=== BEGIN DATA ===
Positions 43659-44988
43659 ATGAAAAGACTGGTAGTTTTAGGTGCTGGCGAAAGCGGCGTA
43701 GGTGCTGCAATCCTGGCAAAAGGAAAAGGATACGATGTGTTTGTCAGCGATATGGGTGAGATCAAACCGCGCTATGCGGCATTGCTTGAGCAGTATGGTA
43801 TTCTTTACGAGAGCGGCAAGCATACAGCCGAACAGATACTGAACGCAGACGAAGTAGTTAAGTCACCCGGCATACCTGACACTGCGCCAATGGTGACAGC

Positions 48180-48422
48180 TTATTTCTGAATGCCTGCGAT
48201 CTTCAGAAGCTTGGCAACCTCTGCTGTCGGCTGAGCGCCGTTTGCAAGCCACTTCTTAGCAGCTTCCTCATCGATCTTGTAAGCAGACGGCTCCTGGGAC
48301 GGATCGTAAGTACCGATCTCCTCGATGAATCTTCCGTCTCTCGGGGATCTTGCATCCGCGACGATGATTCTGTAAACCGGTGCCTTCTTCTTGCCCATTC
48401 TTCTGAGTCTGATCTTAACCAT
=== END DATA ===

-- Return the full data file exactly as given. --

Positions 43659-44988
43659 ATGAAAAGACTGGTAGTTTTAGGTGCTGGCGAAAGCGGCGTA
43701 GGTGCTGCAATCCTGGCAAAAGGAAAAGGATACGATGTGTTTGTCAGCGATATGGGTGAGATCAAACCGCGCTATGCGGCATTGCTTGAGCAGTATGGTA
43801 TTCTTTACGAGAGCGGCAAGCATACAGCCGAACAGATACTGAACGCAGACGAAGTAGTTAAGTCACCCGGCATACCTGACACTGCGCCAATGGTGACAGC

Positions 48180-48422
48180 TTATTTCTGAATGCCTGCGAT
48201 CTTCAGAAGCTTGGCAACCTCTGCTGTCGGCTGAGCGCCGTTTGCAAGCCACTTCTTAGCAGCTTCCTCATCGATCTTGTAAGCAGACGGCTCCTGGGAC
48301 GGATCGTAAGTACCGATCTCCTCGATGAATCTTCCGTCTCTCGGGGATCTTGCATCCGCGACGATGATTCTGTAAACCGGTGCCTTCTTCTTGCCCATTC
48401 TTCTGAGTCTGATCTTAACCAT